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Powder Coating: The Importance of Contamination Control and Humidification

April 15, 2016

As the powder coating industry sails forward, it's buoyed by an untainted reputation, one that promotes a shell-like finish. The process adds durability to products, weatherproofs them and wraps these pleasing benefits in an attractive finish that can assume any colour or texture. Still, as with any technologically superior process, there are caveats, issues that can compromise a less-than-optimal workspace. The dry finishing process uses electrostatic technology to distribute pigment-loaded powder before sending the newly coated part into an oven for curing. But beware, for the bridging medium in this high-end process is air, and atmospheric mediums can introduce unwanted effects.

Incorporating Contamination Management Strategies

Pretreatment work removes corrosion and dirt from the surface of the part to be treated, and the surface is prepared to accept the powder coating stage. Electrodes are attached, powder guns are lifted, and the job commences. Unfortunately, there's an unknown quantity circulating around the heads of the coating technicians. The air is potentially full of particulate matter, the bits of metal and wood from other parts of the workshop, strands of hair, and loosened dirt that just spontaneously decided to eject itself from a cooling duct. Contamination management removes these airborne threats and stops the part from blemishing. These contaminants undermine the aesthetic appeal of the part and compromise mechanical-enhancing features, thus weakening the finish. In combating this issue, room filters and powder recycling sieves remove particulate waste. Better yet, a sealed cubicle or cleanroom eliminates such problems and places finite environmental control in the hands of the operator.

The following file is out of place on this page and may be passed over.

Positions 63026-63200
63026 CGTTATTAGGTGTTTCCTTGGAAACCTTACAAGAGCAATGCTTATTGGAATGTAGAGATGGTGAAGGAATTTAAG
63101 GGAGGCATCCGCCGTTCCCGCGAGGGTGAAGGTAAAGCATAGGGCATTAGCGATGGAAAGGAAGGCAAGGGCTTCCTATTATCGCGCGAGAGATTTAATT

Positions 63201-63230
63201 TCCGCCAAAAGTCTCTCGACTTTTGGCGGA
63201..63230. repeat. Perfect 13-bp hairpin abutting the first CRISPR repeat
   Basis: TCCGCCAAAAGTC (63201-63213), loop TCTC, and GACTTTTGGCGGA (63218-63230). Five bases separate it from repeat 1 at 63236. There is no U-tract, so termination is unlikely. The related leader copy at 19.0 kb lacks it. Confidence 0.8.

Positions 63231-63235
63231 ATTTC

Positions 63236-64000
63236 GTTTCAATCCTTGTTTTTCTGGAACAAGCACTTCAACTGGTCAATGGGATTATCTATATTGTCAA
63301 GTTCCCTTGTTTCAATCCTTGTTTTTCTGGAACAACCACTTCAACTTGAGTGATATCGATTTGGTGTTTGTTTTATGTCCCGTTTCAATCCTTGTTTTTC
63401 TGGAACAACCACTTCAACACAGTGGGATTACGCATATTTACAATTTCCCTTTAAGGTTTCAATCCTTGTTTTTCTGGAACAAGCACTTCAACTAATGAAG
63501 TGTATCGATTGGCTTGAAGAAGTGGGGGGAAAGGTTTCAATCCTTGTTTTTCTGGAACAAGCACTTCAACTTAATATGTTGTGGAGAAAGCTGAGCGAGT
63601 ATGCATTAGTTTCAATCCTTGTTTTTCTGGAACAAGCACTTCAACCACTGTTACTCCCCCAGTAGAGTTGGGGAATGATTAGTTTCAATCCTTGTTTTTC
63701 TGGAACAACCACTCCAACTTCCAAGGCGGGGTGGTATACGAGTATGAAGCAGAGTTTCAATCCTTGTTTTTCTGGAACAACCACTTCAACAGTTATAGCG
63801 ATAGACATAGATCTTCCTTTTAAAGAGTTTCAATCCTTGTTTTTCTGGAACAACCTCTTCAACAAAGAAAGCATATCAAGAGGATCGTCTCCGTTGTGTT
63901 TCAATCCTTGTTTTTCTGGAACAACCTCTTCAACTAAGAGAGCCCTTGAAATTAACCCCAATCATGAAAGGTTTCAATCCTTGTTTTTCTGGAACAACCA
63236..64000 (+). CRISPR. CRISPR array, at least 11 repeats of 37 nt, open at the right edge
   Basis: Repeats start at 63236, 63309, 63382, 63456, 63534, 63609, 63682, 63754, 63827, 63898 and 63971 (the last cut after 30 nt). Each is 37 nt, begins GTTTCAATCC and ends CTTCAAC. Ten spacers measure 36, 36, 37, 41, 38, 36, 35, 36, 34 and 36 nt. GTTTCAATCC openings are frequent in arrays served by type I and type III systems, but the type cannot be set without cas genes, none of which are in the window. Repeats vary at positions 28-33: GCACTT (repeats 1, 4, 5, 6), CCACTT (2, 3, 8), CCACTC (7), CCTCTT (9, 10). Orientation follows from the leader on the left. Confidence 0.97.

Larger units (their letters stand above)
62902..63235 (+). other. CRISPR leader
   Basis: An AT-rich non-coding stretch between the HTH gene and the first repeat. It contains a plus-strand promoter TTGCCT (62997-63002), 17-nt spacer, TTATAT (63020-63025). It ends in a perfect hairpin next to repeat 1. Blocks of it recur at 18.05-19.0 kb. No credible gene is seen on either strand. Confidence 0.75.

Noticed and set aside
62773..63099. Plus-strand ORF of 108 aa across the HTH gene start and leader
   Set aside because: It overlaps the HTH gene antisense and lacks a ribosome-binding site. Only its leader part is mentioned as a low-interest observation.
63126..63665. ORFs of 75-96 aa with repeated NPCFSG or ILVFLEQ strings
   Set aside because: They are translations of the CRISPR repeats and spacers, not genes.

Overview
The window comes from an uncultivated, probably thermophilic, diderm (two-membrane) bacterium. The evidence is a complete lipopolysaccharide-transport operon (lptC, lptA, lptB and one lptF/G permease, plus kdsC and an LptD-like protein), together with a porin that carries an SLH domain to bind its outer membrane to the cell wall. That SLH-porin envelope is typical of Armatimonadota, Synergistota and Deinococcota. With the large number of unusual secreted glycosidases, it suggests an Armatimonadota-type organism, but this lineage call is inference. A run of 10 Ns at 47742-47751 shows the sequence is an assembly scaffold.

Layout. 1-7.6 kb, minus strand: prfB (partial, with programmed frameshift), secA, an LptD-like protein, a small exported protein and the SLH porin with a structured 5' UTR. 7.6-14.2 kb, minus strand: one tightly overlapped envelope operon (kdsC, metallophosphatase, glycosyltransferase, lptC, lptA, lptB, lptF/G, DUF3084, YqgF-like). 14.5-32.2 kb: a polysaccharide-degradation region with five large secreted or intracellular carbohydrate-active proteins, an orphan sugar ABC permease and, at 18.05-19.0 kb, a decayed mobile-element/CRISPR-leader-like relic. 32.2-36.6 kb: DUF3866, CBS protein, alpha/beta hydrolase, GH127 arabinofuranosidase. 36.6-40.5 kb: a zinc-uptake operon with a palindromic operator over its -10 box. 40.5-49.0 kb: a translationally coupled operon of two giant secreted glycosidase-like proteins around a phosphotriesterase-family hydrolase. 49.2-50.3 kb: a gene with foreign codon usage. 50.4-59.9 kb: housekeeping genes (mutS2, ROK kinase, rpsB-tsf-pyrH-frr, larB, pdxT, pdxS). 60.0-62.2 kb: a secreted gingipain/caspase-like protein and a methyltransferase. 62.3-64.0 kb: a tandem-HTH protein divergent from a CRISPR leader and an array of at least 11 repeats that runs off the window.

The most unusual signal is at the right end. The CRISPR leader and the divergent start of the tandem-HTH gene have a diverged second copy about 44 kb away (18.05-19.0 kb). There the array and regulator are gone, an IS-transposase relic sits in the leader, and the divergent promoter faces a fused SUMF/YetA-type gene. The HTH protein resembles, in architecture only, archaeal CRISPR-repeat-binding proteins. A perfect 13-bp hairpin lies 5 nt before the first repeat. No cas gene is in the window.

The Essential Nature of Humidity Control

Every time a brochure on powder coating is compiled, the word "dry" receives extra mentions throughout the publication. Powders need dry air to maximize distribution and dismiss unpredictable ambient effects. Fluctuating damp can cause all sorts of nasty headaches, including pigment clumping and poorly dispersed material coverage. The unevenly coated parts are no longer defined by a smoothly applied veneer of dry powder, which means the coating will split or form into tiny balls. Remember, this is an electrostatic technique, so a finite amount of moisture is desirable in order to enable ionization to take place, but the humidity must be controlled if the hygroscopic powder is to coat a surface evenly.

After pretreatment and electrostatic configuration work is conducted, adjust relative humidity and keep it around the 50 - 60 percent mark. As for contaminated powder, incorporate an air cleansing system with filters and use sieves to recycle waste powder.

GP Industries Pty Ltd

Head Office

1 Regal Court,
Vermont South VIC 3133

Phone: (03) 9802 1355

Fax: (03) 9802 6027

Email: gp_ind@bigpond.com


Factory G,
20 Burgess Road,
Bayswater North VIC 3153

Phone: (03) 9761 7676

Fax: (03) 9761 7671

Email: gpfactory@bigpond.com

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